The grand nuclear bargain embodied in the U.N. Nuclear Non-Proliferation Treaty was that countries without nuclear weapons would agree not to pursue them and the nuclear-armed states (at the time, the United States, Russia, France, the United Kingdom and China) would agree to slowly disarm themselves. But the weaker nations have long complained that the powers -- which also happen to be the five states on the United Nations Security Council -- weren't living up to their end of the bargain.
That seems to be changing. The United States and Russia -- which control the vast majority of weapons -- are negotiating deep cuts to their arsenals as they look to extend the landmark Strategic Arms Reduction Treaty, or START. Great Britain is also considering cuts, and France has already announced some.
This co-operation could make it less likely that new nations will start nuclear weapons programs and make them more likely to support stricter inspections, but the true test of how pleased the rest of the world is with these developments will be at the 2010 conference reviewing the nonproliferation pact.
Dealing with North Korea and Iran has proven to be a bigger challenge. Obama's outreach to Iran has yet to produce real progress on its nuclear program, and China and Russia don't appear eager to adopt the strict sanctions Obama wants to impose on the regime. North Korea restarted its nuclear program not long after Obama entered office. And while the country offered to restart talks recently, the offer was based on some ridiculous conditions: the United States would have to formally sign a treaty ending the Korean War (there is still technically only a cease-fire) and the United Nations would have to lift sanctions imposed after North Korea tested a nuclear bomb and launched a ballistic missile last year.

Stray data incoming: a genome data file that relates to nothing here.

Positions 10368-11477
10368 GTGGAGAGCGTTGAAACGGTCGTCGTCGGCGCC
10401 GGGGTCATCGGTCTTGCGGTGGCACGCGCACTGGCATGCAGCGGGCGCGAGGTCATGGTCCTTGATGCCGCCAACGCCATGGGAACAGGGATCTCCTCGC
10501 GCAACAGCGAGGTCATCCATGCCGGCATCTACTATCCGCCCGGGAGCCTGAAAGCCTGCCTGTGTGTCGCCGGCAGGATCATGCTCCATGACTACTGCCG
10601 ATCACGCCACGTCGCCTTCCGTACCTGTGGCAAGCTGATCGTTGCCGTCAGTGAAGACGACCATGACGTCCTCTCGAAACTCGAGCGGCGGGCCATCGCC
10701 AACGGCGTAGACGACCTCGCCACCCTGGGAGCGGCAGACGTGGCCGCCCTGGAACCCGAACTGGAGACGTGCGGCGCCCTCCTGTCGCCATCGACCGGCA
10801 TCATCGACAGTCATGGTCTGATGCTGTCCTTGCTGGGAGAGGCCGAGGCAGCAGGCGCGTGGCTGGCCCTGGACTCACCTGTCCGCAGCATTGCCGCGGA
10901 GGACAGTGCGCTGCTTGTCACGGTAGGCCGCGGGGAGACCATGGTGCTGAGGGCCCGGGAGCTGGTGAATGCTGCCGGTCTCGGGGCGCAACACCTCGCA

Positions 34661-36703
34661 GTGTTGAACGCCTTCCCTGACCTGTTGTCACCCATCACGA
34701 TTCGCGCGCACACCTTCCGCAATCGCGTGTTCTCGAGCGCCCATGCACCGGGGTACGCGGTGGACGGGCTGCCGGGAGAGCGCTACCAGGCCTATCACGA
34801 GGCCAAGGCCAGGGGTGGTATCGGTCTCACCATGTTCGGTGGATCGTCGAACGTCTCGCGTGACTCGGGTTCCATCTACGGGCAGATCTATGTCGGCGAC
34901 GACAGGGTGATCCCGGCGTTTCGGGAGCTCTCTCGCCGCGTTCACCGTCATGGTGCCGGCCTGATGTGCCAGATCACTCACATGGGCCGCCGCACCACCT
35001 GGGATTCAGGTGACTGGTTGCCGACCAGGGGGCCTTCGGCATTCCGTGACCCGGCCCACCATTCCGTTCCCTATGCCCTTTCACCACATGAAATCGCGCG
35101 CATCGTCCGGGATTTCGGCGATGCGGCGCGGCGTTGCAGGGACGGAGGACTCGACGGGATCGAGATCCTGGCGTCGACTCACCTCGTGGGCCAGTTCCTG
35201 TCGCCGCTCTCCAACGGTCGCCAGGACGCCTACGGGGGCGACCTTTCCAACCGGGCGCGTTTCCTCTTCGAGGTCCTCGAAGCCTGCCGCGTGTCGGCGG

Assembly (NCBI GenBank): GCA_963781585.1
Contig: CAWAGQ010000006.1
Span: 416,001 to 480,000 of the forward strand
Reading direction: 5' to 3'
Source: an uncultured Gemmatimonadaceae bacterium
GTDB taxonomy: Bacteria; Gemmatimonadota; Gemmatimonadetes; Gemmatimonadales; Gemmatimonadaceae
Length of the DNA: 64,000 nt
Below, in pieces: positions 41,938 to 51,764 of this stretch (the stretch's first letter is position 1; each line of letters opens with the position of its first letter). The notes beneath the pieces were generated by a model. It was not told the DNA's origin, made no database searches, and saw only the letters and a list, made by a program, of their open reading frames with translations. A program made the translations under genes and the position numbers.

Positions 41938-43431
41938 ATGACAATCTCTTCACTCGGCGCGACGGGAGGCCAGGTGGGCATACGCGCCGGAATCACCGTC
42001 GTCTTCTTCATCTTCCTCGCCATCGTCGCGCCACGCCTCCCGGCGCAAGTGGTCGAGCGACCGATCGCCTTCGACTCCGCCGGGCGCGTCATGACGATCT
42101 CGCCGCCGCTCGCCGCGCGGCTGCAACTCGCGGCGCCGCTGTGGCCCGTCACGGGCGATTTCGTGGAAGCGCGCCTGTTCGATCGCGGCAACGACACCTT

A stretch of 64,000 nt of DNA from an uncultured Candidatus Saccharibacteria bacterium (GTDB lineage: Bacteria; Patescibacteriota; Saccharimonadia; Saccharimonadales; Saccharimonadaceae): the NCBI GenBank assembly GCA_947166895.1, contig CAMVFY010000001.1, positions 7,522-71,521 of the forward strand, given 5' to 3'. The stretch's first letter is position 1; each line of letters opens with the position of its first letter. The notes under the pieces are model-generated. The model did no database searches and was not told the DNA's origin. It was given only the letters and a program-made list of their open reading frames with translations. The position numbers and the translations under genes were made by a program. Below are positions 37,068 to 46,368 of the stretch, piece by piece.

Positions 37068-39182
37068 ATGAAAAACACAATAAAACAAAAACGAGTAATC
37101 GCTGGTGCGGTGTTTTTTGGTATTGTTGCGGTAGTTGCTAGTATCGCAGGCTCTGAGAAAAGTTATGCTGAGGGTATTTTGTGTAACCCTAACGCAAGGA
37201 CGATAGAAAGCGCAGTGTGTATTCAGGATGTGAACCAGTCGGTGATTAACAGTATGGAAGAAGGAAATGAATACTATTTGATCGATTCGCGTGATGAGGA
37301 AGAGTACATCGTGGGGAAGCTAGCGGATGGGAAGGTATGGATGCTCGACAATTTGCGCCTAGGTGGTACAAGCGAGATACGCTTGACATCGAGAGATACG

This is a complicated issue, and Iran and North Korea have both been working on nuclear programs for decades. Obama can't be expected to stop them in a year. So far, despite various efforts, he hasn't made much progress. But he'll have more chances this spring to press his case, when the nonproliferation review conference and a White House-hosted Global Nuclear Security Summit occur. That's enough for us to rate this promise as In the Works.
The White House, Remarks By President Barack Obama In Prague As Delivered, April 5, 2009
United Nations Security Council, Resolution 1887, Sept. 24, 2009
New York Times, Brown to Offer to Cut British Nuclear Subs, By John F. Burns, Sept. 23, 2009
Global Security Newswire, Sarkozy Announces French Nuclear Cuts, Warns Iran, March 21, 2008
Reuters, China rules out new U.N. sanctions on Iran for now, By Louis Charbonneau, Jan. 5, 2010
New York Times, North Korea Claims to Conduct 2nd Nuclear Test, By Choe Sang-Hun, May 24, 2009
Slate, Why Obama is right to ignore North Korea's latest overture for nuclear talks, By Fred Kaplan, Jan. 13, 2010